The United States Mint has released details for the launch ceremony for the third 2009 Lincoln Cent design. This will be the third of four different reverse designs used during 2009 to represent the stages of Lincoln’s life.
The third design design represents Abraham Lincoln’s “Professional Life” spent in Illinois from 1830 to 1861. The design depicts a young, professional Lincoln standing in front of the State Capitol building. This reverse was designed by Joel Iskowitz and sculpted by Don Everhart. The obverse of the coin will bear the familiar likeness of Lincoln designed by Victor D. Brenner.
The launch ceremony will be held on Thursday, August 13, 2009 at 10:00 AM CT at the Old State Capitol, 5th & Adams Streets, Springfield, Illinois. Attending the event will be US Mint Director Edmund Moy, Senator Dick Durbin, Illinois state officials, and Mayor Tim Davlin.
The coin exchange, where attendees can exchange bills for rolls of the newly released coins, is indicated to take place after the ceremony. The coin exchange will be subject to a two roll minimum and six roll maximum. These limits are indicated as subject to change. Children under 18 attending the event will receive a new 2009 Lincoln “Professional Life” Cent for free.
On the same date at 12:00 Noon ET, the United States Mint will offer Two Roll Sets of the new 2009 Professional Life Cents. Similar to prior offerings, the sets will include one 50-coin roll of coins from the Philadelphia Mint and one 50-coin roll of coins from the Denver Mint. Each Set will be priced at $8.95. The US Mint has indicated an ordering limit of five sets per household.
The US Mint also indicates that “millions of one-cent coins bearing the Professional Life design will be released into general circulation on August 13.”
The slow release of the 2009 Lincoln Cents into circulation has been a source of frustration for some and a profit opportunity for others. When the first design was released on February 12, 2009, the coin exchange at the launch ceremony in Hodgenville, Kentucky turned out to be one of the few sources for the new coins. Attendees were able to sell their rolls on venues such as eBay where prices quickly skyrocketed.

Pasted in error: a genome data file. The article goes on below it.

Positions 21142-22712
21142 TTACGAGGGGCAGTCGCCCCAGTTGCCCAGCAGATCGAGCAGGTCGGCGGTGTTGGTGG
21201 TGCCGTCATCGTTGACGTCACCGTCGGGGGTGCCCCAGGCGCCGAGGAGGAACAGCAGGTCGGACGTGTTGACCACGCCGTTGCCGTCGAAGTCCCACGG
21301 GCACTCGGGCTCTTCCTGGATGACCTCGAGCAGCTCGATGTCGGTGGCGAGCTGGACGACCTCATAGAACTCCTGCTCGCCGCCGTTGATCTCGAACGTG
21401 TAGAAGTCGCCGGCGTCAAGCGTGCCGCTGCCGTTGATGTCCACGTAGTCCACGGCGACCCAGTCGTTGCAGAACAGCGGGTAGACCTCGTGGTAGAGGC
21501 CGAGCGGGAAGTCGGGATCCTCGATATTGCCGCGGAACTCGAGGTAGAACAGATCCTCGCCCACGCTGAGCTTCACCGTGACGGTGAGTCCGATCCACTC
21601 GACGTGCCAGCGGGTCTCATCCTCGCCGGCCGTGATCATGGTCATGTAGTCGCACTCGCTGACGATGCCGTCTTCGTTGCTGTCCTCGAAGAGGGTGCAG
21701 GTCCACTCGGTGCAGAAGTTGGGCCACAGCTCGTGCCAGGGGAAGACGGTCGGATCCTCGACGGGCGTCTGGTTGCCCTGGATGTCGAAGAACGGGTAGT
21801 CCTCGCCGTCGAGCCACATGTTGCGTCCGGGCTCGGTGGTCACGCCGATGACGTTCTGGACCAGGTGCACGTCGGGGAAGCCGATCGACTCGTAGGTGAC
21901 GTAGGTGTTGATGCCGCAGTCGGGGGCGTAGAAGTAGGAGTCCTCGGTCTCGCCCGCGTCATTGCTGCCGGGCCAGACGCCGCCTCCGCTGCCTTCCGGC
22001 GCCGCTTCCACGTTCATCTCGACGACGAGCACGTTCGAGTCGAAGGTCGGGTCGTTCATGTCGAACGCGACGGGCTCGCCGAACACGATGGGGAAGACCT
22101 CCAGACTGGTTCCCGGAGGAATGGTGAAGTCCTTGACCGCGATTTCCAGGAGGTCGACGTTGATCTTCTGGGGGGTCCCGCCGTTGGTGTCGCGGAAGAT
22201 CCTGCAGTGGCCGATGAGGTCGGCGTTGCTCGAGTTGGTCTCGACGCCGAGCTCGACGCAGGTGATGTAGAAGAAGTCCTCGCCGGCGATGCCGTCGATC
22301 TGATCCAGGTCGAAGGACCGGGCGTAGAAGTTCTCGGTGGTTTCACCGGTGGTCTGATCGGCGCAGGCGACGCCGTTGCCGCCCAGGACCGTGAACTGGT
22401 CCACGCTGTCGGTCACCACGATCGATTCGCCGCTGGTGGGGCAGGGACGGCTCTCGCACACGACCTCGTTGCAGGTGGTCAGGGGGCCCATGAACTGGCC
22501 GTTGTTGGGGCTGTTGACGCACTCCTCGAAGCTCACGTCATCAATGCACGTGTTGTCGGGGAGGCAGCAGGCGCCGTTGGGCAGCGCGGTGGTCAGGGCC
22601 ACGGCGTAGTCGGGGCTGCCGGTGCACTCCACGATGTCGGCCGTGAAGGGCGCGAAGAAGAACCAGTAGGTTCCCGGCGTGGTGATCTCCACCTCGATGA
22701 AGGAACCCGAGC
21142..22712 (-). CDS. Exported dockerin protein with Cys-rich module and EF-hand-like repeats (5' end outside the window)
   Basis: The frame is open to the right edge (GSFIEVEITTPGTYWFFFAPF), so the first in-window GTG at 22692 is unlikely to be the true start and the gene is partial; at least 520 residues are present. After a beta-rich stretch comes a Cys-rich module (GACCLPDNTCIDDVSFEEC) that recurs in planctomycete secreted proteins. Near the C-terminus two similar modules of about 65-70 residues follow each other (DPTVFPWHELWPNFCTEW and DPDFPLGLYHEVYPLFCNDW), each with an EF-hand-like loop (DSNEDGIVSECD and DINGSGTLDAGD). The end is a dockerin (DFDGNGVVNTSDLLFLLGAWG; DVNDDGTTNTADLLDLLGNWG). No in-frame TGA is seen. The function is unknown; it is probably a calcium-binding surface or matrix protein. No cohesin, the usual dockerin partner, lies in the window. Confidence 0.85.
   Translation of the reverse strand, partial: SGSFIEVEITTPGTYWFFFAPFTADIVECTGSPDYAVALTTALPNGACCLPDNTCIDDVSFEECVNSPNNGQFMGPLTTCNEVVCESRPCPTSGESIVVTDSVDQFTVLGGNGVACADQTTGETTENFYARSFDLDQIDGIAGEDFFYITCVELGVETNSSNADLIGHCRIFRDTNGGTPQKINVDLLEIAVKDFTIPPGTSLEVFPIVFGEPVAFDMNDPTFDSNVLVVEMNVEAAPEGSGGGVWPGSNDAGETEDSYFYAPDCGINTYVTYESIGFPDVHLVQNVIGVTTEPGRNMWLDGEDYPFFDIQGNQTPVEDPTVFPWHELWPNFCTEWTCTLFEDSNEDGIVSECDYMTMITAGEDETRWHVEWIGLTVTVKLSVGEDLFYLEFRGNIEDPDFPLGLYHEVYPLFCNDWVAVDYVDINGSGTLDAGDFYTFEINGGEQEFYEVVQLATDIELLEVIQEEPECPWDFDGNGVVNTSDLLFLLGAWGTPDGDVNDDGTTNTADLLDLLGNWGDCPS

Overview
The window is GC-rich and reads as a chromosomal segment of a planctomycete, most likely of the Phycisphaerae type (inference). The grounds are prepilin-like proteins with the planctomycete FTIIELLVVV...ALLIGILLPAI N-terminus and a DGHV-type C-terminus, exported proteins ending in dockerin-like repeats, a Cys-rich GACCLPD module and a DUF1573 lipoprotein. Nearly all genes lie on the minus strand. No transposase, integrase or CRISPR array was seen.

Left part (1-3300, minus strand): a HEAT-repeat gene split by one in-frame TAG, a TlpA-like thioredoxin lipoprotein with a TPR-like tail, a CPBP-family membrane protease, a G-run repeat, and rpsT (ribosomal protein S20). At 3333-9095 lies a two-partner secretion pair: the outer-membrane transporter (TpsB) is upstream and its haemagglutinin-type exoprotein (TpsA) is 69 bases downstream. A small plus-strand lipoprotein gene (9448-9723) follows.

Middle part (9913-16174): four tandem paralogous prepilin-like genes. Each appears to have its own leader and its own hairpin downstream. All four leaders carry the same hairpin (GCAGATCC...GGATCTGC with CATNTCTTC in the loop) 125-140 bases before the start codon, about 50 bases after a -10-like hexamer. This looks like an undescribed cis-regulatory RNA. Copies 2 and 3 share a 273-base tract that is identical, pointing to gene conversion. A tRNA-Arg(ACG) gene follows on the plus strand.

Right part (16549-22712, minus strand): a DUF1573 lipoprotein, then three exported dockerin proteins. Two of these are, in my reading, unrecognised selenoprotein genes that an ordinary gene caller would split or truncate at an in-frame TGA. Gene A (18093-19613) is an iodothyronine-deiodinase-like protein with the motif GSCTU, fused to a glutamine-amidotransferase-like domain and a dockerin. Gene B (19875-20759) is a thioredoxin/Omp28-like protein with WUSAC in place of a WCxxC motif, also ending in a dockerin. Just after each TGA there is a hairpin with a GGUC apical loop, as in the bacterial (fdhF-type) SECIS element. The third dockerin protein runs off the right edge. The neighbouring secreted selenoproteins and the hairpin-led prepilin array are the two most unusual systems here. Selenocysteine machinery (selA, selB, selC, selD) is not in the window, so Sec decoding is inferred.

The developing speculative market for 2009 Lincoln Cents contributed to the increased number of people attending the second event in Lincoln City, Indiana to take part in the coin exchange, but also led to some efforts by the US Mint to increase distribution.
One month after the Hodgenville launch ceremony, they had introduced the 2009 Lincoln Cent Two-Roll Set product. Starting with the second design release, these two-roll sets were available for sale at the US Mint starting on the release date for each coin. At the coin release ceremonies, the exchange limit was lowered from ten rolls to six rolls per person, and more rolls were available for exchange.
The first event had been attended by about 1,500 people and 10,000 rolls of new cents were exchanged. The second event had an estimated 3,000 attendees who exchanged 20,000 rolls of cents. How many people will attend the third ceremony and how many rolls will be exchanged?
As with the prior ceremonies, I will have a report following the event, hopefully with some pictures. Anyone attending who would like to contribute can contact me at coins @ live.com.